Mueller must testify publicly to answer three critical questions

I have already addressed why Mueller’s interpretation of memos from the Justice Department Office of Legal Counsel is unprecedented and illogical. He concluded that, in barring the indictment and prosecution of a sitting president, those memos meant prosecutors can investigate but not reach conclusions on possible criminal acts.

It is not just his legal interpretation that is incomprehensible. Mueller was appointed almost two years before he released his report. He was fully aware that Congress, the Justice Department, the media, and the public expected him to reach conclusions on criminal conduct, a basic function of the special counsel. He also was told he should do so by the attorney general and deputy attorney general. Yet, he relied on two highly controversial opinions written by a small office in the Justice Department.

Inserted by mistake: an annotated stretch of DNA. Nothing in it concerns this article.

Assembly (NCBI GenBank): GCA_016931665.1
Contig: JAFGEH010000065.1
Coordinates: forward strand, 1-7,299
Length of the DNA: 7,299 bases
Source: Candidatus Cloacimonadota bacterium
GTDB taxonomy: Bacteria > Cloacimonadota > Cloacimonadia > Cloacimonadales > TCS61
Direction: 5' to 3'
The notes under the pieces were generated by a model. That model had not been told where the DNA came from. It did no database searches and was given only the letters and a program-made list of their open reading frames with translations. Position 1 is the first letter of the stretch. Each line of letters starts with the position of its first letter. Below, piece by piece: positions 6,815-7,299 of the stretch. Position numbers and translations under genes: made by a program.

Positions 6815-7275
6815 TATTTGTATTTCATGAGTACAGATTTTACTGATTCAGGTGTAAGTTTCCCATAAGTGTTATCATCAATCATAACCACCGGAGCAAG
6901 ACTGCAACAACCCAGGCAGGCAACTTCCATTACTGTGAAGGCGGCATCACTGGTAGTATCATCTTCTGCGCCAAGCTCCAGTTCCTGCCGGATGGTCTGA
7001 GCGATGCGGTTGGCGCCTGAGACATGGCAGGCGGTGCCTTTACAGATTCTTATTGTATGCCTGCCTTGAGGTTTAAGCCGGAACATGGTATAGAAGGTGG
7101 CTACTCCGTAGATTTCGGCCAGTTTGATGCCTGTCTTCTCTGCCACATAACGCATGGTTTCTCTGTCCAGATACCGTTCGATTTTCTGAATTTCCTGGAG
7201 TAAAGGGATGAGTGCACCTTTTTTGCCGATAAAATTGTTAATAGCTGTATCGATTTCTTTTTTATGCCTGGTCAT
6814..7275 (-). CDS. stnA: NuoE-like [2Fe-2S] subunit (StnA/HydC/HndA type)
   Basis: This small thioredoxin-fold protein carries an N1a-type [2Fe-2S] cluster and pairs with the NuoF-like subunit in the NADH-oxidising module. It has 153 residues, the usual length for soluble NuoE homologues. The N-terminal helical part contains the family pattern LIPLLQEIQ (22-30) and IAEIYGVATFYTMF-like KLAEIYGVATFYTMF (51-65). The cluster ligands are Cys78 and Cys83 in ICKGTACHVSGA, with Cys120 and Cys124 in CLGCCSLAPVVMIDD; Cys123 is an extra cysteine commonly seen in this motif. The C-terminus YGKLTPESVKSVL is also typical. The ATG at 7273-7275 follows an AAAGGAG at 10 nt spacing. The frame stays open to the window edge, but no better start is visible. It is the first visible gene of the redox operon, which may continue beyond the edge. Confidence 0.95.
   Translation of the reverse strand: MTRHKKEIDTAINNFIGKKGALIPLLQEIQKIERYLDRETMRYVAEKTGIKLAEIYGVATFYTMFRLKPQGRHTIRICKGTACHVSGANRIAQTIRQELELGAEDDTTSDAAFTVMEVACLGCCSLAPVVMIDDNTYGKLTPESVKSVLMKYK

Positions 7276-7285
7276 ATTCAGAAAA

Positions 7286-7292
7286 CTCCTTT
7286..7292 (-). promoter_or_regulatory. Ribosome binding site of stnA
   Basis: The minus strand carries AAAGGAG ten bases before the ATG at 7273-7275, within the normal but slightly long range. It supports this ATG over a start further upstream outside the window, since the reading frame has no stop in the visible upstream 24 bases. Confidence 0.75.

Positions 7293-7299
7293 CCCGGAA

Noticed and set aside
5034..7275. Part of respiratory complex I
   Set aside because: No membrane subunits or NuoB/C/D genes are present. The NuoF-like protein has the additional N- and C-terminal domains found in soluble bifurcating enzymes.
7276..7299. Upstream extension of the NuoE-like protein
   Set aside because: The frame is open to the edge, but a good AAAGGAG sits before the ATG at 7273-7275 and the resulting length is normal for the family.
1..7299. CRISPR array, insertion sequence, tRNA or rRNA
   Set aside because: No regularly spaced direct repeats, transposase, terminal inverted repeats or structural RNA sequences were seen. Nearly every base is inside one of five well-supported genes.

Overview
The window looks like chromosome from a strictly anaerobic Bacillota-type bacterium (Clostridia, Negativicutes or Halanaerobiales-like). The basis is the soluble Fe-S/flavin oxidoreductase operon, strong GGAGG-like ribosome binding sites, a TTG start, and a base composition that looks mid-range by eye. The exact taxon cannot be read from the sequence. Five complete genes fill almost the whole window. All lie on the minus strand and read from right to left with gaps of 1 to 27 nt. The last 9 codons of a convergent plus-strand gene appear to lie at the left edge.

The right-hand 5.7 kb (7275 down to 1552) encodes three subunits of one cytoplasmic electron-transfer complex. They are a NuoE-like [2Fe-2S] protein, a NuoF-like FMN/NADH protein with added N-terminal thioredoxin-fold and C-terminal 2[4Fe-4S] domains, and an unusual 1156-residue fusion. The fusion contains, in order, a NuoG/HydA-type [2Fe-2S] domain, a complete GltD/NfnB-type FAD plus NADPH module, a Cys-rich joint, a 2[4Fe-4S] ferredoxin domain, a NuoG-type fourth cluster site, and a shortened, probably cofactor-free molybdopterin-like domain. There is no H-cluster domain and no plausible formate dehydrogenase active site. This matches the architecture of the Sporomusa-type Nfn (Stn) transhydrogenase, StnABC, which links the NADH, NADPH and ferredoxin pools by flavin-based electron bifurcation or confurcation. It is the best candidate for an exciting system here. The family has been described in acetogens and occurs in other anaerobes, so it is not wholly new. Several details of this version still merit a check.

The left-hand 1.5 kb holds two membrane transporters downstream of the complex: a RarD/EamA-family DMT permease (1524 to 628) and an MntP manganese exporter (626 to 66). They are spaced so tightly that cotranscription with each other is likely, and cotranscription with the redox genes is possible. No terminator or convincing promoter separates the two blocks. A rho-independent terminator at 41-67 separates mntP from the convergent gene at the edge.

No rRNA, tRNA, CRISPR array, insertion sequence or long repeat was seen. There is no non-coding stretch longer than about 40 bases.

Over those two years, Mueller could have asked his superiors for a decision on this alleged policy barring any conclusions on criminal conduct. More importantly, he could have requested an opinion from the Office of Legal Counsel. That is what the Office of Legal Counsel does, particularly when its own opinions are the cause of confusion. One would think you would be even more motivated to do so, if you intended to ignore the view of the attorney general and his deputy that there is no such policy.